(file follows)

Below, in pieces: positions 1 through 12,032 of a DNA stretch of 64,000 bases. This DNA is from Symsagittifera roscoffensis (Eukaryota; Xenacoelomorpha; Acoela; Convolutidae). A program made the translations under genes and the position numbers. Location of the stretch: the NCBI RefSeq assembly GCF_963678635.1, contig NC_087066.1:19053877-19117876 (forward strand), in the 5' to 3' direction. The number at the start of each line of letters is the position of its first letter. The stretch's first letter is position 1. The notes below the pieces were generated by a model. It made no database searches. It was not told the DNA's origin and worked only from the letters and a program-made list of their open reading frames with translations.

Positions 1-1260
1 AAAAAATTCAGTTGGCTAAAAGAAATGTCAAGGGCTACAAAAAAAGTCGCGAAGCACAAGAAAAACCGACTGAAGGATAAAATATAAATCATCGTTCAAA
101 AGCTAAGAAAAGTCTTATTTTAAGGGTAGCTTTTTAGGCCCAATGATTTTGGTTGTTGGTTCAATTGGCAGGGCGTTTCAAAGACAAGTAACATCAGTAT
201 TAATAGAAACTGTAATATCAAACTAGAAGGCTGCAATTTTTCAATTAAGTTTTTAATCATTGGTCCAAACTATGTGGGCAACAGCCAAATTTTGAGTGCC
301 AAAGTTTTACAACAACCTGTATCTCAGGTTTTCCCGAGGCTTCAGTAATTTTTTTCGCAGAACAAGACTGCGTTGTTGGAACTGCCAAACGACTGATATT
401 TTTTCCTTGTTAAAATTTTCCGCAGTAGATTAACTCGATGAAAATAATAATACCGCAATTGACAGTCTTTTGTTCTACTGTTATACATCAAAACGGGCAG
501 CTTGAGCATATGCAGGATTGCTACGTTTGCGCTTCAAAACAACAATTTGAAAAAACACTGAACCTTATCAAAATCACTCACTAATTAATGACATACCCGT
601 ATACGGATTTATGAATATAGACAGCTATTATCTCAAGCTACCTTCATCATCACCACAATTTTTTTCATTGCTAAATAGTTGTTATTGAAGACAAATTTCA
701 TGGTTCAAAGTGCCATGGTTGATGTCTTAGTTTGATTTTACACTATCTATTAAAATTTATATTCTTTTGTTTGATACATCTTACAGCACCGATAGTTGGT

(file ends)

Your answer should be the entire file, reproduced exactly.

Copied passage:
Below, in pieces: positions 1 through 12,032 of a DNA stretch of 64,000 bases. This DNA is from Symsagittifera roscoffensis (Eukaryota; Xenacoelomorpha; Acoela; Convolutidae). A program made the translations under genes and the position numbers. Location of the stretch: the NCBI RefSeq assembly GCF_963678635.1, contig NC_087066.1:19053877-19117876 (forward strand), in the 5' to 3' direction. The number at the start of each line of letters is the position of its first letter. The stretch's first letter is position 1. The notes below the pieces were generated by a model. It made no database searches. It was not told the DNA's origin and worked only from the letters and a program-made list of their open reading frames with translations.

Positions 1-1260
1 AAAAAATTCAGTTGGCTAAAAGAAATGTCAAGGGCTACAAAAAAAGTCGCGAAGCACAAGAAAAACCGACTGAAGGATAAAATATAAATCATCGTTCAAA
101 AGCTAAGAAAAGTCTTATTTTAAGGGTAGCTTTTTAGGCCCAATGATTTTGGTTGTTGGTTCAATTGGCAGGGCGTTTCAAAGACAAGTAACATCAGTAT
201 TAATAGAAACTGTAATATCAAACTAGAAGGCTGCAATTTTTCAATTAAGTTTTTAATCATTGGTCCAAACTATGTGGGCAACAGCCAAATTTTGAGTGCC
301 AAAGTTTTACAACAACCTGTATCTCAGGTTTTCCCGAGGCTTCAGTAATTTTTTTCGCAGAACAAGACTGCGTTGTTGGAACTGCCAAACGACTGATATT
401 TTTTCCTTGTTAAAATTTTCCGCAGTAGATTAACTCGATGAAAATAATAATACCGCAATTGACAGTCTTTTGTTCTACTGTTATACATCAAAACGGGCAG
501 CTTGAGCATATGCAGGATTGCTACGTTTGCGCTTCAAAACAACAATTTGAAAAAACACTGAACCTTATCAAAATCACTCACTAATTAATGACATACCCGT
601 ATACGGATTTATGAATATAGACAGCTATTATCTCAAGCTACCTTCATCATCACCACAATTTTTTTCATTGCTAAATAGTTGTTATTGAAGACAAATTTCA
701 TGGTTCAAAGTGCCATGGTTGATGTCTTAGTTTGATTTTACACTATCTATTAAAATTTATATTCTTTTGTTTGATACATCTTACAGCACCGATAGTTGGT